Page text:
08/24/2012four-part series looking at how the world is governed today. For part I, on Brazil , click here. For part II, on the United States , click here. Check back for part IV, on China , next week.
The blades of the wind turbine are made of plain wood painted red, and they measure exactly 1.2 meters (3.9 feet) long. Their curved edges are only roughly sanded. Nothing seems to suggest that this unremarkable-looking device heralded the rise of a global corporation and the restructuring of an entire country.
His blue eyes gleam as if he were reliving the experience from 35 years ago, saying: "I suddenly felt this power and thought: That's just the ticket!"
Stiesdal jumps up from his chair, which he had been casually rocking on only a moment ago. He wants to leave his office on the first floor and show his visitors what has evolved from this red piece of wood. The 55-year-old technical director at Siemens Wind Power rushes toward a large production hall with its walls of black granite sparkling in the sun.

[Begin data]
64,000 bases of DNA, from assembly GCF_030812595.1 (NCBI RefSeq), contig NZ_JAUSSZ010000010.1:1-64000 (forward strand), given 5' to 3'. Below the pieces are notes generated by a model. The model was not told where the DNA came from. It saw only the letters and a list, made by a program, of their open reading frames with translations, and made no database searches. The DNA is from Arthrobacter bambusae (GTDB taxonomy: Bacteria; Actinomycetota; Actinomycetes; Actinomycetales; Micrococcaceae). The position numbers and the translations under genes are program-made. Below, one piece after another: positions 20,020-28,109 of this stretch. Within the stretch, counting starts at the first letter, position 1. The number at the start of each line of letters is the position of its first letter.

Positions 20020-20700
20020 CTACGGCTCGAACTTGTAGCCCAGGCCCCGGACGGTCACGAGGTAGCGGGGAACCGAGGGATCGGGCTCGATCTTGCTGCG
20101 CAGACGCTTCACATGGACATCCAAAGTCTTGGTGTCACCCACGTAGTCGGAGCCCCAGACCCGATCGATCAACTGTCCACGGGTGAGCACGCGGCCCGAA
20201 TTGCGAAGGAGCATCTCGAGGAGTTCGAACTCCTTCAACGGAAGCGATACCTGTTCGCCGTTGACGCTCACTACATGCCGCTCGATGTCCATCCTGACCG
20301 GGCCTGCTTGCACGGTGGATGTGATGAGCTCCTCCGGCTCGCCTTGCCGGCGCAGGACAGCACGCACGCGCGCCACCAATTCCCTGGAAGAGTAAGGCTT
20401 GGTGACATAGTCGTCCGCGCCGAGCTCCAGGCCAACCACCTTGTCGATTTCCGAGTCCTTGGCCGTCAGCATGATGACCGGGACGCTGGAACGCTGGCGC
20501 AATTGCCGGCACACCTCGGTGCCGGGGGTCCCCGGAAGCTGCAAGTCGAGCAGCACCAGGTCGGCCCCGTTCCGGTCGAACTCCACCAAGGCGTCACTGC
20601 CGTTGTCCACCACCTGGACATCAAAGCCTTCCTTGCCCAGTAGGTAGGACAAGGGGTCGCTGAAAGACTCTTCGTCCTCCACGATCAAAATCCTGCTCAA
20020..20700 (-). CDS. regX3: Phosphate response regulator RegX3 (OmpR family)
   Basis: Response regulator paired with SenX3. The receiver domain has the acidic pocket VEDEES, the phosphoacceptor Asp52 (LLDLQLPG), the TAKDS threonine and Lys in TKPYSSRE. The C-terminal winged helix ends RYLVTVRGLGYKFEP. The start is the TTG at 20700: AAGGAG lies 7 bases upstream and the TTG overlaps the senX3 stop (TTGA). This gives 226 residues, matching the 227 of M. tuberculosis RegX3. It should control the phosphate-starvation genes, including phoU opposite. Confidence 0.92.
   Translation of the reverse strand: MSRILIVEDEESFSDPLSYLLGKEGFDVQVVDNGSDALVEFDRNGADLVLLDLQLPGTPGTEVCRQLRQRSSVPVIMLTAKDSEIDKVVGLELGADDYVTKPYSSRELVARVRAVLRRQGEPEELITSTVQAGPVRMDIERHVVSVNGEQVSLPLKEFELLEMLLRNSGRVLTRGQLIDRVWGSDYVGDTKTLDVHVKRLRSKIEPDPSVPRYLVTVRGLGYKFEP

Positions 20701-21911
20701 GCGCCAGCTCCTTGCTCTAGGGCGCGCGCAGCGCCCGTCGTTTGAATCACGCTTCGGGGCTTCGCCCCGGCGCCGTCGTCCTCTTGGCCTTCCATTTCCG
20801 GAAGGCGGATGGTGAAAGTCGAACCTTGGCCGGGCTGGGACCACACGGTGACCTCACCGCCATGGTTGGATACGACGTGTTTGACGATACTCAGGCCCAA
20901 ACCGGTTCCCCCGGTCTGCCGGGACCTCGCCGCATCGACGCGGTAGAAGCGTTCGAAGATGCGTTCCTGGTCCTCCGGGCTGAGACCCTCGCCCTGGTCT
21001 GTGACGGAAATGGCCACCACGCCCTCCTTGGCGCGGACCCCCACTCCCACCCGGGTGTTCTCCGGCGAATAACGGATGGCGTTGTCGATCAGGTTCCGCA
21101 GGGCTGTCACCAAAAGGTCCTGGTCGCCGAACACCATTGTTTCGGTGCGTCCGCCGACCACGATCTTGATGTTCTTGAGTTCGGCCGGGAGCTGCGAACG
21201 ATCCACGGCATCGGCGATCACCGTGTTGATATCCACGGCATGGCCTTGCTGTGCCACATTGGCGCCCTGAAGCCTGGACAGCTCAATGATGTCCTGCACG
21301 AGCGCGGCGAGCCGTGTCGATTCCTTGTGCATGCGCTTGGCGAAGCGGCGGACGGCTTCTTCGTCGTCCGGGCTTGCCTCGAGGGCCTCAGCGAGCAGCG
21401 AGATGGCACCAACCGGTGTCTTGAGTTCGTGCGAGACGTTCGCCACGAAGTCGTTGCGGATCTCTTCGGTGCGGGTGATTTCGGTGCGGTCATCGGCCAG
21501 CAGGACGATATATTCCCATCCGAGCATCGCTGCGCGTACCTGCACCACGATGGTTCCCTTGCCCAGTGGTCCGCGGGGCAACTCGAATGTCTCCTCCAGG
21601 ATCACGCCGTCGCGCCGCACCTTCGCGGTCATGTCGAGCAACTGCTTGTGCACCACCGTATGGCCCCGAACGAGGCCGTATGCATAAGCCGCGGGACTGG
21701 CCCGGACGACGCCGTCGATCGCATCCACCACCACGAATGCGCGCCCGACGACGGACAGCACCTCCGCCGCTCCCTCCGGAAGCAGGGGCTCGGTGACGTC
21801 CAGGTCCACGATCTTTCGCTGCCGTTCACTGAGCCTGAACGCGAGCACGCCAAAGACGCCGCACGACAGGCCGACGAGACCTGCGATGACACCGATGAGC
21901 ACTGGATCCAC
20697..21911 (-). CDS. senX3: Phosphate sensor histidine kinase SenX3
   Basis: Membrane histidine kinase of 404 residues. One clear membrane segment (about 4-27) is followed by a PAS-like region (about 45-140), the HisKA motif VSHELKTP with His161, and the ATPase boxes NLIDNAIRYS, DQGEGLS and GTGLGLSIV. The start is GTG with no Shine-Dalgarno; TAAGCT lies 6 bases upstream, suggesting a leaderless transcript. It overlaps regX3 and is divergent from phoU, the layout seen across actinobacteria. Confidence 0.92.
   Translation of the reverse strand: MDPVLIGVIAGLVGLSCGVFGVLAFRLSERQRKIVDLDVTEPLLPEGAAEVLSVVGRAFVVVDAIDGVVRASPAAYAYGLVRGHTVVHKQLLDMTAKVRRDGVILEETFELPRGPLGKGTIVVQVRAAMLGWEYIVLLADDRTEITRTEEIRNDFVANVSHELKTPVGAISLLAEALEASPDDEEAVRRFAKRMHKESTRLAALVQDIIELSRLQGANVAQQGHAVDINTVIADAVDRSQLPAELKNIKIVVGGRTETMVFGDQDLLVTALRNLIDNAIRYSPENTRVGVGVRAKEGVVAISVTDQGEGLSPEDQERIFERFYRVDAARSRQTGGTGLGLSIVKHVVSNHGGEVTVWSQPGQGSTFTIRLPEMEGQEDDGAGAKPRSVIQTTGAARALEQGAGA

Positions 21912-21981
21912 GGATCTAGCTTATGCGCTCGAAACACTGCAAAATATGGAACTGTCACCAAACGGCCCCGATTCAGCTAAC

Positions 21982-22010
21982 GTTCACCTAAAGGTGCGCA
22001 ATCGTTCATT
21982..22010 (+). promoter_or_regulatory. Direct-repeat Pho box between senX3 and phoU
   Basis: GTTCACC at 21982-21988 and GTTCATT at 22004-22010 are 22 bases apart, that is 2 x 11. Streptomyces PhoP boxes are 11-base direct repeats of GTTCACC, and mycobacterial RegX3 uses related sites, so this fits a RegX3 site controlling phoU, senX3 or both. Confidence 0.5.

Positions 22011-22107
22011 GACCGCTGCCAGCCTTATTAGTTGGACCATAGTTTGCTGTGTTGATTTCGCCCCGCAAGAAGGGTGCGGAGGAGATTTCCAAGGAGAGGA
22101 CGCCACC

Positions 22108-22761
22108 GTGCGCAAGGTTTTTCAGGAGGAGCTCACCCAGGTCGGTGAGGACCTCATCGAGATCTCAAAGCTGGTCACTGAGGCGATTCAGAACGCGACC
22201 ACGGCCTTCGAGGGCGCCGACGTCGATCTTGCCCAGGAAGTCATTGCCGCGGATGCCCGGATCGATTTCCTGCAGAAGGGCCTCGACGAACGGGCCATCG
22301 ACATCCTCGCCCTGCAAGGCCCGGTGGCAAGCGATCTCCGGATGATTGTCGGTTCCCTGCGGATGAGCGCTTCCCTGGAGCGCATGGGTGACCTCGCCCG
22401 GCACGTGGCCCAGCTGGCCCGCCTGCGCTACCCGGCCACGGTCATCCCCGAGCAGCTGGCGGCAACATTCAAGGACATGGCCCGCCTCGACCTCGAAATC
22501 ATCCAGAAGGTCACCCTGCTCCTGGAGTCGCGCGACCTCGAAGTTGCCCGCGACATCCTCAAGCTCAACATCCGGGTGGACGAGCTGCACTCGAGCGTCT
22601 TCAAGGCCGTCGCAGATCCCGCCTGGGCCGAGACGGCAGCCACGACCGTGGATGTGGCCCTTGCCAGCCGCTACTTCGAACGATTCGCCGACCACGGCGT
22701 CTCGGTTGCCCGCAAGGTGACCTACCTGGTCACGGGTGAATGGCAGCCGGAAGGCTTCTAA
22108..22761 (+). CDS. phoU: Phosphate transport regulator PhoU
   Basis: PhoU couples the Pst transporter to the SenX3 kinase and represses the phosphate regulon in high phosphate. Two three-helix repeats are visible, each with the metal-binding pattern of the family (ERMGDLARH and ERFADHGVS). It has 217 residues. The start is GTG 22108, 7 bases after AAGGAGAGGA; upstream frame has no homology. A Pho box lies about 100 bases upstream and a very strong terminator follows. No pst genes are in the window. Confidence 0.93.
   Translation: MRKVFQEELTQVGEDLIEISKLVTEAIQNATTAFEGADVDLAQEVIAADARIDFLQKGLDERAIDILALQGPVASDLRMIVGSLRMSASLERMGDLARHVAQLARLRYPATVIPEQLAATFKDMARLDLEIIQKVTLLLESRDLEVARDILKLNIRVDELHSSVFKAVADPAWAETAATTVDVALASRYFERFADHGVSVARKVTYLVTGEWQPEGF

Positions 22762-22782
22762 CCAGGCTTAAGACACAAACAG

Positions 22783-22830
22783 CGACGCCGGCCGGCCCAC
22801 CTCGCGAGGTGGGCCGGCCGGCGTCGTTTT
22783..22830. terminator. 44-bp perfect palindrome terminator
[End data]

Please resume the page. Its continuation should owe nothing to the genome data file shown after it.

Once inside, everyone takes in the view of a vast production line, similar to the ones used in automotive plants. Here, though, workers are assembling white quadrants of steel that are as large as a small single-family dwelling. Stiesdal is still holding his red rotor blade, but it looks like a toy in comparison to the 400-metric-ton (880,000-pound) wind turbine behemoths moved here on air cushions. This is precisely the effect that Stiesdal is aiming for with his visitors: "They need to grasp the rapid development that the wind industry has experienced over the past 30 years," he says.